Gold is primarily an investment item whose above ground stock accumulates over time, whereas silver is primarily an industrial commodity whose available inventories have been largely disappearing. It is this inventory depletion that accounts for there being more gold in the world than silver. There’s a low physical amount of silver compared to the amount of gold. There’s a high price of gold compared to silver. That creates a difference in value of 250 times. Gold, with greater above ground supply, is valued 250 times more than silver with a smaller supply, and that silver is continuously being used up. These facts are still not widely known.

Gold and silver are uniquely embedded in the world’s history and culture. These metals predate civilization and transcend governments, religions and borders. Almost without exception, what can be said about gold can be said of silver. They are both historical and universal forms of money, stores of value, hedges against depreciating paper currencies and assets that are no one else’s liability. The differences between gold and silver are almost universally unknown. In the last century, silver was demonetized and dishoarded by the world’s governments. That dishoarded silver was industrially consumed or put into a form that made it no longer available. That epic dishoarding and consumption completely up-ended the world’s historical balance of how much above ground silver there was compared to gold.

Silver comes out of the ground in an amount roughly 8 times greater than gold. This has been true for hundreds and thousands of years. Because of this, there used to be many times more above ground silver in to world than gold. But that is not the case any longer. Starting in the middle of the last century, we have been industrially consuming the world’s silver inventories. This has caused the reversal of the relative size of world gold and silver stocks.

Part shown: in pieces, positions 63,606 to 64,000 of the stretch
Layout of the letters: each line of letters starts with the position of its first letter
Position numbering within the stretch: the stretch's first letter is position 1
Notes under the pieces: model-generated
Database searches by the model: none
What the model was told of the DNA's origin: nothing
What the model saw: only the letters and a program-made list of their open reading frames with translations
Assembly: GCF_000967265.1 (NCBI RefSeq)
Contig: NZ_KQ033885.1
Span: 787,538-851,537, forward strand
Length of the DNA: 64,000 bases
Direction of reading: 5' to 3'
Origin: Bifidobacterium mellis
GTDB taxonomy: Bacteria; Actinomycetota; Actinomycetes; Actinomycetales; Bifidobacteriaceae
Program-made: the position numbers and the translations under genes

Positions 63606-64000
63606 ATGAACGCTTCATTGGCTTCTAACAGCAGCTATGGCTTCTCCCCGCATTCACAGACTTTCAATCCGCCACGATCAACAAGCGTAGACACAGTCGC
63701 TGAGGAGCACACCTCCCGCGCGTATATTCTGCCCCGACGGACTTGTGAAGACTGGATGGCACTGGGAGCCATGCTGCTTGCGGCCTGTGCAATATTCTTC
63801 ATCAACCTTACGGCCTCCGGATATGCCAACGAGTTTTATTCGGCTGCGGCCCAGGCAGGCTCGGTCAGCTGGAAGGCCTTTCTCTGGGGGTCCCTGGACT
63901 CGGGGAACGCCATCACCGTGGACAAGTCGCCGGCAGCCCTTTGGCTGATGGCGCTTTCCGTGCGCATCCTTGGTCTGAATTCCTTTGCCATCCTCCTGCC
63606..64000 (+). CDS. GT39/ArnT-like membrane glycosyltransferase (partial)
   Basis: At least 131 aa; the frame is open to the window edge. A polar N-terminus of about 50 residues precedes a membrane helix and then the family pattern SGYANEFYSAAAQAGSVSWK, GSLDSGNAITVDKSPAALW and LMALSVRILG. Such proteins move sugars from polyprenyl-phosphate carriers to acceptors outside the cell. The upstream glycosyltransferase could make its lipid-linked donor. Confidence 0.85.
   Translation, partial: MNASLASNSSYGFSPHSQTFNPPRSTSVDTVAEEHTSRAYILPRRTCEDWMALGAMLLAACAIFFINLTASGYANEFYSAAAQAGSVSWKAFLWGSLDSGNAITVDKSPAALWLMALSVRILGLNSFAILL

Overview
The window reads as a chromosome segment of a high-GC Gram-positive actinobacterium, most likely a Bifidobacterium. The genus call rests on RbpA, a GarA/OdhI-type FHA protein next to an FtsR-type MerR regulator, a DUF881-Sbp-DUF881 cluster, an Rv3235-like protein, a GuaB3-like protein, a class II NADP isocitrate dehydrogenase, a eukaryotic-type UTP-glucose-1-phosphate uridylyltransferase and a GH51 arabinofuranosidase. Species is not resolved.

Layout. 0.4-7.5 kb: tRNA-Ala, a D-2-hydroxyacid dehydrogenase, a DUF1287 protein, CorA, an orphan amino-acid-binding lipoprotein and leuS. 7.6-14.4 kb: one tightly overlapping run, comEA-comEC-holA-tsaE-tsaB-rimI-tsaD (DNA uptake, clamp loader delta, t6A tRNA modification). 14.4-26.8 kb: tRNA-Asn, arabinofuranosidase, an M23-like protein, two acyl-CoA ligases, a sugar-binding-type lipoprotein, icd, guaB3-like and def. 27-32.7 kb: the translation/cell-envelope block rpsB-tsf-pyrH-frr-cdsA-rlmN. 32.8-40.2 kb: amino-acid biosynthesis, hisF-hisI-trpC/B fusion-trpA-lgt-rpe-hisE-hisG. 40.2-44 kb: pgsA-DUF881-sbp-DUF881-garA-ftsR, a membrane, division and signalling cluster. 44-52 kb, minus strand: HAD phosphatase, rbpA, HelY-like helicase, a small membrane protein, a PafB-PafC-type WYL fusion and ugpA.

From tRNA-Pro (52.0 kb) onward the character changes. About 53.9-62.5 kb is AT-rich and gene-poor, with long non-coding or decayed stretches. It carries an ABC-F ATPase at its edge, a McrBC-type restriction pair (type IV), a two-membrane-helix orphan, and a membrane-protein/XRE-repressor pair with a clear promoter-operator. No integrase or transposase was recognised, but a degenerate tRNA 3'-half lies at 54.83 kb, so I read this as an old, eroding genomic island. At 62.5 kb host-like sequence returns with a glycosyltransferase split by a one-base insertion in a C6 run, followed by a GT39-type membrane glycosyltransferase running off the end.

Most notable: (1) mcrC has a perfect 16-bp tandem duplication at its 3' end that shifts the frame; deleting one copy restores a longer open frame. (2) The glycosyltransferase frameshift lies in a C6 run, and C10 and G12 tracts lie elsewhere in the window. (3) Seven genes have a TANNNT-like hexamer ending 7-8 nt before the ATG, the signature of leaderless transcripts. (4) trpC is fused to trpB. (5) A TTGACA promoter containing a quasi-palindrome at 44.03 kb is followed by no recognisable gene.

Based upon the current price of each, it appears that the world believes there is still many times more silver above ground than gold. Certainly, the world doesn’t believe there is less above ground silver than gold. Perhaps one in a million, or one in ten million, of the world’s 6.5 billion inhabitants know silver is rarer than gold. I think it is reasonable to assume that many more will come to learn this truth in the years ahead, with an enormous impact on price. Rarity is a very basic concept that all people intuitively understand.

The main difference between gold and silver is that you can never have a shortage in gold because it is not industrially consumed. The price of gold can go higher, of course, but not because of a shortage. Silver, precisely because it is an industrial commodity (in addition to being an investment item), must go into a shortage, considering the disappearing inventories. That’s what creates the opportunity in switching from gold to silver. Such a switch has the benefit of low risk, since it’s highly unlikely silver will decline more than gold. It is much more likely that silver will greatly outperform gold, as the world wakes up to these facts. There are signs emerging that a few are beginning to grasp that reality.

Run Silent, Run Deep

New data suggest that a silent investment run may be developing in silver, by deep-pocket institutional investors. Statistics from the US publicly traded Exchange Traded Funds (ETFs) suggest a disproportionate amount of buying in the silver ETF (SLV) relative to buying in the gold ETFs (GLD and IAU).